He said that residents don’t expect or deserve state officials to take that info and give it to ICE. Over the last four years, ICE “too often acts as a rogue agency, brazenly skirting our constitutional and legal protections, and instead using cruelty as a fundamental operating principle.”

When allowed, Jahanian said that ICE mines personal information from state agencies to the detriment of the community.

Processes grounded in law protect expectations and ensure that information isn’t divulged except in specific circumstances, such as prosecution of crimes, he said. This bill helps to separate those legitimate purposes from ICE actions.

“Under the bill, our personal information cannot be used for immigration enforcement, however, it can be disclosed when a state agency is presented with a warrant, subpoena or other order that has been signed by a judge,” he said. This level of independent review subjects requests for info to the constitutional safeguards around criminal laws.

Under existing guidance, including the recent governor’s guidance, ICE will continue to say it is investigating crimes when obtaining this personal information, according to Jahanian. This bill protects people and information from deceptive practices by ICE.

“The message is simple — if you have a legitimate law enforcement purpose that calls for this shroud of privacy to be lifted — then go to court and get a warrant,” he said. “And for the state officials content to play a part in federal immigration enforcement, the bill provides much needed accountability.”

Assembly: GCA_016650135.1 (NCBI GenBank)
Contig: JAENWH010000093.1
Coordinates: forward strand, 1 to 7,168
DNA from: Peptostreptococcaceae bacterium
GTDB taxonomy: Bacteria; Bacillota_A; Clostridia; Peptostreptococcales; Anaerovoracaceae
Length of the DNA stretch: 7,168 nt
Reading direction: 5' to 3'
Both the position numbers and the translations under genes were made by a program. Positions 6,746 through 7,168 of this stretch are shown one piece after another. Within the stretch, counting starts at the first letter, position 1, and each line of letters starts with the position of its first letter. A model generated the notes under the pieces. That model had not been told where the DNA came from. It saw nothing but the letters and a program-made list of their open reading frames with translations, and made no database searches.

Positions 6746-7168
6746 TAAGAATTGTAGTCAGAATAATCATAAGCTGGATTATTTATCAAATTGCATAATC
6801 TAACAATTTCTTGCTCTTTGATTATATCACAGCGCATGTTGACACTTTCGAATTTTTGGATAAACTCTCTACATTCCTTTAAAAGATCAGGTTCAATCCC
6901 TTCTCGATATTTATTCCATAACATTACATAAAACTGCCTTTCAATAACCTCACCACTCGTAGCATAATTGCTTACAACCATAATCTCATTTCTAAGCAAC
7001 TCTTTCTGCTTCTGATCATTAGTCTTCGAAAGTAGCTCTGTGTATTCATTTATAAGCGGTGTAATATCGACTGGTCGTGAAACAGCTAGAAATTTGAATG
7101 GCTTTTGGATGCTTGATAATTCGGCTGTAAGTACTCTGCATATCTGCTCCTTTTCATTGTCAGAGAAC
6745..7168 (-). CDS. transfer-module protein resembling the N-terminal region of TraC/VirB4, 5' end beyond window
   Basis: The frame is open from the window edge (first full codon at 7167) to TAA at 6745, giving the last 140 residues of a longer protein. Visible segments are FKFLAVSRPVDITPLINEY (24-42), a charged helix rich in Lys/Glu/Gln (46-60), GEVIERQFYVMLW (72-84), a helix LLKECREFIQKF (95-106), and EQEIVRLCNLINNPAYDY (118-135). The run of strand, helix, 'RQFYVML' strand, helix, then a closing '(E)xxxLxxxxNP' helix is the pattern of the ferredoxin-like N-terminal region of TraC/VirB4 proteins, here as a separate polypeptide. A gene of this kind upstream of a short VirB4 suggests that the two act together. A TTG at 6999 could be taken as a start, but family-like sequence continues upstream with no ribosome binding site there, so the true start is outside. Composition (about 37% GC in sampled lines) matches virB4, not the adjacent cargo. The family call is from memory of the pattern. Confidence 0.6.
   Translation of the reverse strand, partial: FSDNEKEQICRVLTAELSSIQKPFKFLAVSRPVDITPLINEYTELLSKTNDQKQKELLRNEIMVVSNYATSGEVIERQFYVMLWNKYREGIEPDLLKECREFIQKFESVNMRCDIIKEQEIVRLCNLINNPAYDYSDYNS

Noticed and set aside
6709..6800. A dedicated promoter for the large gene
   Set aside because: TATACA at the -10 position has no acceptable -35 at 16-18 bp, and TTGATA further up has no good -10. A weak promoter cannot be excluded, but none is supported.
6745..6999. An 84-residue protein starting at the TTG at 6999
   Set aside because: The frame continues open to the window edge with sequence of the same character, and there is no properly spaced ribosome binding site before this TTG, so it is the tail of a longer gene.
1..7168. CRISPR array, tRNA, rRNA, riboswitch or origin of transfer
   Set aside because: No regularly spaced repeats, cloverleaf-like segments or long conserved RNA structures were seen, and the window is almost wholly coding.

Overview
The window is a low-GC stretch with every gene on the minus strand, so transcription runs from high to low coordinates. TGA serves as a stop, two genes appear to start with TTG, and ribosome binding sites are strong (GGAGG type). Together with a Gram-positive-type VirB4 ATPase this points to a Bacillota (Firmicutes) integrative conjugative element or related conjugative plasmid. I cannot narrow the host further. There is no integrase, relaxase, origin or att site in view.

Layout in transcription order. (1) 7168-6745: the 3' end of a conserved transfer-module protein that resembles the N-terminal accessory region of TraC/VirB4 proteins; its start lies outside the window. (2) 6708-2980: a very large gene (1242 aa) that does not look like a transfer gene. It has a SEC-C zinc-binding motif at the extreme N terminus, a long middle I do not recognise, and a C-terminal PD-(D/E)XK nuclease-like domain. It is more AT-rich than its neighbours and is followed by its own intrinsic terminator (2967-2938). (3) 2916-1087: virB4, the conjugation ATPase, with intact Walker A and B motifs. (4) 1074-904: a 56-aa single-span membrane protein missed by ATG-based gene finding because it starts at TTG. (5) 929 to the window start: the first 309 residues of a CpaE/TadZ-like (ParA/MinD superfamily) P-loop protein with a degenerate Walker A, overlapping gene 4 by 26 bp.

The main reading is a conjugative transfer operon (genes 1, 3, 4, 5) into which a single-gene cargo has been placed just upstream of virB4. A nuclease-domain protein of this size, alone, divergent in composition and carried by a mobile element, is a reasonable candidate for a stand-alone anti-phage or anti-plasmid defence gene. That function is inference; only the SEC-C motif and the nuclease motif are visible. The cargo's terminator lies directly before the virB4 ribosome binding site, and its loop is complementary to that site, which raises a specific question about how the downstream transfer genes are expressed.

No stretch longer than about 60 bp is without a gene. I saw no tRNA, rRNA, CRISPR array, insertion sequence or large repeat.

Jahanian said the bill also sends a message to community members, that officials are there to serve with licenses, IDs and vaccines. It further discourages immigrants from “retreating to the shadows” and encourages them to remain full participants in Colorado communities.

Yesenia Beascochea, lead community organizer with the Center for Health Progress and immigrant from Mexico, was instrumental in getting Senate Bill 251 passed in 2013, according to Mann. She also serves on the board of the Pueblo Community Health Center.

Beascochea said it was difficult for her to see the outcomes of people apprehensive about sharing their information. Many people in Colorado willing to work within the system choose not to take care of immediate health care needs, and this is because institutions break trust with them. 

This bill’s protections are priorities for people now, she said. By limiting who feels comfortable with trying to obtain an ID, and therefore a COVID vaccine, “you’re messing with people’s health.” During the pandemic, she said it has become clearer than ever people do not trust the healthcare system to protect their personal information.

One example, Beascochea said, was that people have been afraid to get COVID tests. 

The information provided is very personal and puts them at risk for adverse actions, and with the vaccine becoming available, she’s afraid that many will simply not opt for one if the bill fails. She was also worried that immigrants may stop using food banks, out of fear that sharing personal information necessary to obtain the food might lead to adverse outcomes.

“It is our responsibility, in the state, to ensure that all Coloradans have trust in our state agencies,” Gonzales said. “That trust has been broken, and it’s on us to make it right.”

— Avery Martinez